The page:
Don’t write for The Massachusetts Daily Collegian.
If I didn’t write The Collegian, I don’t know what I’d be doing after I graduate. I do know that I wouldn’t be doing what I love.
After high school, I had an affinity for the sciences. I started at the University of Massachusetts as a biology major on the pre-med track. It didn’t take long for me to realize I was settling for something I liked, and not working at something I loved.
After learning that I could see movies for free if I wrote reviews for The Collegian, I started to do something I loved. Before I knew it, I was covering artists like Willie Nelson, AC/DC, U2 and Jay-Z. Less than a week after graduation, I’ll be moving down to New Jersey to work for MLB Network alongside some of the greatest writers and athletes to ever be associated with the game of baseball – my passion.
I’ve known since the seventh grade that I wanted to write about America’s pastime. I’m obsessed with the game and with the power of Ozzie Smith and the patience of Wily Mo Pena, I’ve acknowledged that I would be a much better contributor to the game off the field.
I learned a lot about work ethic and self-motivation to go from pre-med to professional baseball geek, but some of the most important things I learned were about myself.
I remember coming to the UMass campus for the first time. In my beat-to-all-Hell Red Sox hat, I can picture how fresh the buildings looked. They were just new buildings to me at the time. Their walls and the people between them didn’t matter, yet. But these were the places that would host memories that I’d cherish and/or regret for the rest of my life.
That was four years ago, and these places have soundtracks now.
Subtly dance-walking between classes to Lady Gaga. Staring at ripples in the pond for hours to Lynyrd Skynyrd. Bumpin’ down Mass. Ave to Jay-Z. Editing endless grammatical mistakes in the Collegian to R.E.M.
Songs attach themselves to feelings, and it’s good to remember how we used to feel about things. That’s what growing up is about, really. In order to mature, you can’t forget how things made you feel. And in order to appreciate happiness in its truest sense, you have to know what it feels like to be unhappy. The opportunity to be happy is always there; but you can only have it if you put your guard down, let yourself appreciate life and stop worrying about the small stuff.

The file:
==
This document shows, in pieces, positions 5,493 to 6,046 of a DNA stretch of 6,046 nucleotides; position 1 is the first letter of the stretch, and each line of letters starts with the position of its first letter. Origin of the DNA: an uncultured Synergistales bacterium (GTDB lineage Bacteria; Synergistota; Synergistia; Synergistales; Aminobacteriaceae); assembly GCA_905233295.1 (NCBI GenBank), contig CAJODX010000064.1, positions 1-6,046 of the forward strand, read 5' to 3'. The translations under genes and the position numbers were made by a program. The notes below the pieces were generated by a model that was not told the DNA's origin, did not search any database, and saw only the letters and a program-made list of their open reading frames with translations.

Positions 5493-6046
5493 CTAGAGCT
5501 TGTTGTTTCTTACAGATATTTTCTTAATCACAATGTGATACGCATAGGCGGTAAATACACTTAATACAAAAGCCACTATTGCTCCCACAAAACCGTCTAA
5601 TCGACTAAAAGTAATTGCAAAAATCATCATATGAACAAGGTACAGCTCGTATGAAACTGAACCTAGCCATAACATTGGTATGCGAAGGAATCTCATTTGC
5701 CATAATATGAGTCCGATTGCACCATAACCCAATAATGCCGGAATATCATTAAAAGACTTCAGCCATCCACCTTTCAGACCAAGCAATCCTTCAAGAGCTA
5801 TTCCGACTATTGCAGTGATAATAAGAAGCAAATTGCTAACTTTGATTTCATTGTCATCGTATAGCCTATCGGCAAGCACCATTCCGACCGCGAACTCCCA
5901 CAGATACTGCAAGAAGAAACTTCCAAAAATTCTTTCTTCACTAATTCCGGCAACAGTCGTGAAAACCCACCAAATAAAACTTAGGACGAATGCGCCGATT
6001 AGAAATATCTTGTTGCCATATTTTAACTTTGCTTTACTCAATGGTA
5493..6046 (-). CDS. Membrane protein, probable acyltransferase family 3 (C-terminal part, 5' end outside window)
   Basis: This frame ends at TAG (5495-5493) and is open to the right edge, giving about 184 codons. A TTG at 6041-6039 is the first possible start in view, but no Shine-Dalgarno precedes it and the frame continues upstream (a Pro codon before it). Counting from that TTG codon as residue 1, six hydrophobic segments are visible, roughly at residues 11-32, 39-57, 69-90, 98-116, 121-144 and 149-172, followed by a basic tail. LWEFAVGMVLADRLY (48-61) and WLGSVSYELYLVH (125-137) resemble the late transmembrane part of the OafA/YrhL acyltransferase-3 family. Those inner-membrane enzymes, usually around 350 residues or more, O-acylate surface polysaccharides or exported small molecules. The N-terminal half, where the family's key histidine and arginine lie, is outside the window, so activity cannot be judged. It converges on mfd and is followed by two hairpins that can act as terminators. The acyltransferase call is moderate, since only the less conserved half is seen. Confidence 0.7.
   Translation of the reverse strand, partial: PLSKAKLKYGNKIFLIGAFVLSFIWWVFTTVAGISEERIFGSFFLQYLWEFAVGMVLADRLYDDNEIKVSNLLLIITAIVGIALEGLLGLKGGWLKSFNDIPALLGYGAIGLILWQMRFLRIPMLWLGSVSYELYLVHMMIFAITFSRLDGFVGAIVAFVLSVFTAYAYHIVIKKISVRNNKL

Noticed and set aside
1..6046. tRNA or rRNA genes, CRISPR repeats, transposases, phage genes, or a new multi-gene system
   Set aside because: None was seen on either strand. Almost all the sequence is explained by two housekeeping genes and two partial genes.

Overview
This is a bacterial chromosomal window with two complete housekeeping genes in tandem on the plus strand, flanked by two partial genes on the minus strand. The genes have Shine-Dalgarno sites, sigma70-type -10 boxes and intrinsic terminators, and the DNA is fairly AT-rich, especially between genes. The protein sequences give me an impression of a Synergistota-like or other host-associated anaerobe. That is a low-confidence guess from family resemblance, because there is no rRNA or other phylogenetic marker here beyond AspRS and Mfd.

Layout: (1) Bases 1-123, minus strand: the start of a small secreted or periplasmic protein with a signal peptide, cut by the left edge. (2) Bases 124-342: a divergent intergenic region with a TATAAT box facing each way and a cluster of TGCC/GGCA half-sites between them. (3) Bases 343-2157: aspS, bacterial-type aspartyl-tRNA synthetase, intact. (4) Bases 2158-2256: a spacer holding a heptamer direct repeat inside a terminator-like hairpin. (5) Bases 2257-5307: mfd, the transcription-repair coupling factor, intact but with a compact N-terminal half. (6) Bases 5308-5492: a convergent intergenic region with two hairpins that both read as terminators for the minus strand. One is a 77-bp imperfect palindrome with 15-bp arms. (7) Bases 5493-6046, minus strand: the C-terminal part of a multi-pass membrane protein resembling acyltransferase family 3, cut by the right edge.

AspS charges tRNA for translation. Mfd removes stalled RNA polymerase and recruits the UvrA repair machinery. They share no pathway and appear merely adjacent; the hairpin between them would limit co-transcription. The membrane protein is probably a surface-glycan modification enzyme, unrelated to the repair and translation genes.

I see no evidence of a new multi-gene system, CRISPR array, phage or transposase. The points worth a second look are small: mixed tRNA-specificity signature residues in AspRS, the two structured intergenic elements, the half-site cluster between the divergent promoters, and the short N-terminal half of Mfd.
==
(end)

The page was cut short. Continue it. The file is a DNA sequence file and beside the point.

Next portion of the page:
I found what makes me happy recently, just in time before I moved on. I found people I want to be surrounded with, and I found that love isn’t something that you can mimic from television or something you can create; its roots burrow deep into finding out what and who makes you happy.
In a school as big as UMass, it’s easy to fall into the wrong crowd. It’s hard to say that it’s easy to be influenced negatively by your peers at UMass, because everyone is under the same influence of college itself. We’re all surrounded by tough decisions and temptations, but doing what’s best for you is easy with a strong foundation of people around you. It’s those that convince you that you aren’t as great as you are and allow those influences to drag you down who are the people that you should avoid.
Just five months ago I would have told you that I felt like I wasted a lot of time on things that led to only pain and regret. Today, I am more thankful for everything, because without it, I wouldn’t be here.
If I learned one thing in college, it’s to do what you love and everything else will work itself out; don’t settle for anything.
After barging through hard times with that doctrine as my lifeblood, I’m leaving UMass with a sense of self and more happiness than I can ever remember. With my dream job, a beautiful and brilliant young woman’s arm around my shoulders, amazing and fun friends who would do anything for me and a loving and loyal family who will always be there for me with open arms, I’ll proudly receive my diploma next week.
Don’t think for a second that I don’t appreciate how lucky I am.
And while I’m starry-eyed looking forward, I’m going to miss the smell of soy sauce before snowstorms, the must of my dirty apartment, walking through campus at the beginning of spring and packing into PVTA buses after nights of heavy drinking and singing along with the crowd.
And I’ll miss The Collegian.
Which brings me back to my first point. Don’t write for The Collegian.
If you want a job in this market, you should write for the paper. But I don’t want you to get a job, because that means fewer jobs for my friends and me. So fellow journalism students who don’t write for the paper, keep wasting your tuition money, my friends and I will be making money because of it.
Justin Gagnon was The Collegian’s Arts Editor. He can be reached email@example.com.